(originally published on Dec 11, 2007)
Now that all the groups have disappeared, and every tribe has dispersed, we know ourselves as isolated but similar to each other, and we have lost the desire to unite.
—The Possibility of an Island, Michel Houellebecq
Reality is the only word in the English language that should always come in quotes.
Is that you, John Wayne? Is this me?
—“Cowboy,” The Short Timers, Gustav Hasford
Oh the things you’ll see! Oh the Places You'll Go!
We arrived at that place, finally. That imagined place where dreams were made real. Dreams of incomprehensible wonder revealing new, miraculous dimensions of imagination. The dreams held us in perpetual, childlike awe. But there we also found nightmares, nightmares we ourselves had released with the dreams. Nightmares at once unimaginable and familiar.
Once released the dreams and nightmares grew beyond our control. They merged and blended, endlessly recombining to create grotesque hybrids, spawning deformed children; all the while growing in number and mass. The sacred and the profane bled into one another until they became one. The sum of every dream became a communal dreamworld, the product of every mind and the product of no single mind.
Art was separated from artist. Meaning was being made meaningless. The people no longer controlled their imagination; it controlled them. The collective consciousness eroded and crowded out the individual. Privacy and solitude were becoming relics of the past. The people were becoming one unindividuated mass, like the inescapable dreamworld they beheld. Yet they were isolated from one another and alienated from the whole.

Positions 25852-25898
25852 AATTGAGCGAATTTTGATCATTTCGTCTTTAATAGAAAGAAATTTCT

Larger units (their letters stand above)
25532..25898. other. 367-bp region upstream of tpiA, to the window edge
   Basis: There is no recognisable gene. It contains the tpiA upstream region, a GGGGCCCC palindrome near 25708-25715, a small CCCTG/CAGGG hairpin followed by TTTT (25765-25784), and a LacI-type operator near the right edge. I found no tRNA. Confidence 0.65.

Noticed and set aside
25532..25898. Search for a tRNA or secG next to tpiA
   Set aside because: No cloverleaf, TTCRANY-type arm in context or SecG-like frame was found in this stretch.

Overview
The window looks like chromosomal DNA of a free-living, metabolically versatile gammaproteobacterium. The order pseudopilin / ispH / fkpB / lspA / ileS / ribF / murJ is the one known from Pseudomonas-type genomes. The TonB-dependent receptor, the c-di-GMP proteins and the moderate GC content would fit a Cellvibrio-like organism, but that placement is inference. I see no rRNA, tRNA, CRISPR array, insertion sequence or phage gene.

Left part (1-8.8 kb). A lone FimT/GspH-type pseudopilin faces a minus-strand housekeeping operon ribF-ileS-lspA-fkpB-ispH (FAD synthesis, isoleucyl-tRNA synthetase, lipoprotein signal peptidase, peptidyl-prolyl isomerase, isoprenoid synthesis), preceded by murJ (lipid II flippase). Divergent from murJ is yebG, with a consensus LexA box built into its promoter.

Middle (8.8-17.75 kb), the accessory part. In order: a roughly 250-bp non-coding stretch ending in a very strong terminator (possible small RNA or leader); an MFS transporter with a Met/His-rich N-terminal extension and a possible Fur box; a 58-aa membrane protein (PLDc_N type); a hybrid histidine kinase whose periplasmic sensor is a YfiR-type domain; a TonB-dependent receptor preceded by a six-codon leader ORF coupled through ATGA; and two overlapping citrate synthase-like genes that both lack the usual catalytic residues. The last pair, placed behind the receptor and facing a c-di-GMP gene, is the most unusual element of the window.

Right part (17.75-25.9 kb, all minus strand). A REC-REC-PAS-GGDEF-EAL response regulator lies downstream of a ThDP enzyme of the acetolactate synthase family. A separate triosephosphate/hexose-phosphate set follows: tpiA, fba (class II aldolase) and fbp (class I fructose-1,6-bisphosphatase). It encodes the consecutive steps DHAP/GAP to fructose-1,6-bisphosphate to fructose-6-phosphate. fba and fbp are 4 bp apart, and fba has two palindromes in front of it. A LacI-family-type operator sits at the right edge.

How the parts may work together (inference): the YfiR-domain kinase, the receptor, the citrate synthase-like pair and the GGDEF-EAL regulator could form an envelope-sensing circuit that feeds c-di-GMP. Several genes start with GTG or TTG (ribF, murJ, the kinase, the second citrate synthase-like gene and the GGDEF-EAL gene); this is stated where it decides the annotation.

Every desire, every impulse, every fear and conceit, all vanity, was released to collect in an unintelligible mass overhead, lowering down upon them as it grew. All eyes turned upward, first in wonder and then in despair. Some warned that the dreamworld was displacing the real. But it was no use; there was no returning, and the authorless dreams and nightmares grew and combined as one, crowding out the sky, like a great, gathering storm.
Reality has competition. The virtual and the representational are gaining prominence in the individual and collective psyche, cutting into reality's market share. "Virtual" reality has even gained practical value. Everything that doesn't require direct human contact is gradually, inevitably, migrating away from it; economic utility alone ensures this. Engagement with one's fellows is increasingly unnecessary, and increasingly superfluous. It is now possible for one to survive within and even contribute to society without physically engaging it. For each one of us the necessity of human contact is diminishing. Human interaction is being rendered unnecessary
This fundamental shift is transpiring in a historical blink of the eye--within the span of a single lifetime. The experience of our youth is already antiquated; the world our children will pass on, unimaginable. We are on a path that seems predetermined to end with—or merely pass through—the manipulation of perception at the synaptic level, where experience lives. It is all but certain that we will eventually master the interface between perception and reality. We are not cutting out reality but cutting it off, stranding it. We are not "playing God", but displacing him. Reality is being made malleable, becoming a mere "social construct." But "reality" and "nature" are not the same thing. This we forget. Even as reality is coming apart at the seams, nature remains, utterly unchanged and unfazed, as indifferent as ever.